But the Post series does more than tell the story of how a gun became so popular. It also shows, in virtually unprecedented detail, what devastation the gun inflicts on the human body. We’re squeamish about seeing dead bodies. We’re squeamish about seeing what terror an assault-style weapon can deliver. 

I wish the series had been mandatory reading in the legislature and in the governor’s office.

“I’ve long been skeptical of discussions around ‘this kind of equipment versus that kind of equipment,’” Polis told The Sun in an interview earlier this year. “I think it’s more an issue of making sure our gun safety laws are followed. I think where you can and can’t safely carry guns is a legitimate discussion, as well as making sure that our strong gun laws are enforced.”

Maybe the governor, who is an otherwise excellent student, would know better about one kind of equipment versus another if he read the series.

When in Congress, Polis supported an assault-weapons ban. But as governor, he makes the case that state bans aren’t effective when you can drive a few hours from, say, Denver to buy an assault-style weapon in another state, and that a national ban is the only option.

But history tells a different story. History tells us that support for a controversial change in law — say, the remarkable changes that have taken place regarding same-sex marriage and the legalization of marijuana — often begins from the ground up.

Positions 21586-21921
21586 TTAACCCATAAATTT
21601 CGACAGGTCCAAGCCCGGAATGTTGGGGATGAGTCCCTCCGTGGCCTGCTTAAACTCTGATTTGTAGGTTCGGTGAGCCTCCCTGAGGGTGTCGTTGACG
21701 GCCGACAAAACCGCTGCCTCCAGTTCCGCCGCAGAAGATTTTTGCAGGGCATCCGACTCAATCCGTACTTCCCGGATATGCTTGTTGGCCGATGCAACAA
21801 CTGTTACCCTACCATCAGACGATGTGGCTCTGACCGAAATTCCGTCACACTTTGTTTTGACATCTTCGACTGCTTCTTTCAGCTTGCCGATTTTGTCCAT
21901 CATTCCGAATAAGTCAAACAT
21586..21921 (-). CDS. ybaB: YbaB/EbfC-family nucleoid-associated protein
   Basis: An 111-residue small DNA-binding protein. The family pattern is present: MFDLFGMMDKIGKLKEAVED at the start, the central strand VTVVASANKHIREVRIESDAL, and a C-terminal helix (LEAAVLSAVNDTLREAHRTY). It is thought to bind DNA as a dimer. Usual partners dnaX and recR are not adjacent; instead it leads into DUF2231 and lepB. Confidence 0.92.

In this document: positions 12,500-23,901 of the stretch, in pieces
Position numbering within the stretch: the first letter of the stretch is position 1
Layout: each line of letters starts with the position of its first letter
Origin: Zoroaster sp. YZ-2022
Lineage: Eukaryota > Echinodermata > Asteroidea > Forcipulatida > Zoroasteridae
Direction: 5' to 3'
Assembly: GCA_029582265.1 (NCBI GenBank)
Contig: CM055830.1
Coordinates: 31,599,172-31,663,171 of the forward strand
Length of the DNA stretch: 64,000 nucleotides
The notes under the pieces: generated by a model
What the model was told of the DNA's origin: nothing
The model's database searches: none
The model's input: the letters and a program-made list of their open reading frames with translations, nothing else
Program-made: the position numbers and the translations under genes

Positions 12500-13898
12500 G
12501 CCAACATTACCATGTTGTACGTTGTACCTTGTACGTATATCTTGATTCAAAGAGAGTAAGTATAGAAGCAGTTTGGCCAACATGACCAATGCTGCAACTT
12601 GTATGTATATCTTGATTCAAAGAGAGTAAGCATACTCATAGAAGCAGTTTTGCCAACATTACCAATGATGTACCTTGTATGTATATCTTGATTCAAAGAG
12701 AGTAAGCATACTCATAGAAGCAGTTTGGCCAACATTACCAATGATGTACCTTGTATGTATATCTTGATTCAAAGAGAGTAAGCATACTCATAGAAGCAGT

As Joe Biden likes to remind us, Congress passed a bill into a law in 1994 banning the sale of assault-style weapons. But the law was allowed to sunset after 10 years when Congress refused to renew it, even though one study showed mass-shooting deaths were far lower in that period. Not all studies, I admit, have reached the same conclusion.

But it is only in recent years, following the spate of mass shootings, following the horrifying statistic that guns have become the leading cause of death for American children and teens, that Democrats have become emboldened again on guns.

Ten states have now passed laws affecting the sale of assault-style weapons. In some of those states, the possession of assault-style weapons is banned. These laws are being challenged in court, of course, but popular opinion is changing.

According to a 2023 Pew Research poll, 64% of Americans strongly or somewhat approve of banning assault-style weapons. Among Democrats, as Polis must have noticed, the number is 85%. 

I would assume the numbers in Colorado aren’t all that much different from the national numbers. And I assume that after the November elections, Democrats will maintain overwhelming majorities in both houses of the legislature.

And I would assume, therefore, that the legislature will introduce a similar bill again next year. A bill passed through the House this year. Maybe next year, if we’re lucky, one can get through the Senate.

In any case, I’m confident that, whatever Polis prefers, a ban on assault-style weapons will pass in Colorado eventually. I just hope it doesn’t take yet another mass shooting in Colorado with yet another assault-style weapon to make it happen.

Mike Littwin has been a columnist for too many years to count. He has covered Dr. J, four presidential inaugurations, six national conventions and countless brain-numbing speeches in the New Hampshire and Iowa snow. Sign up for Mike’s newsletter.

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Type of Story: Opinion

Advocates for ideas and draws conclusions based on the author/producer’s interpretation of facts and data.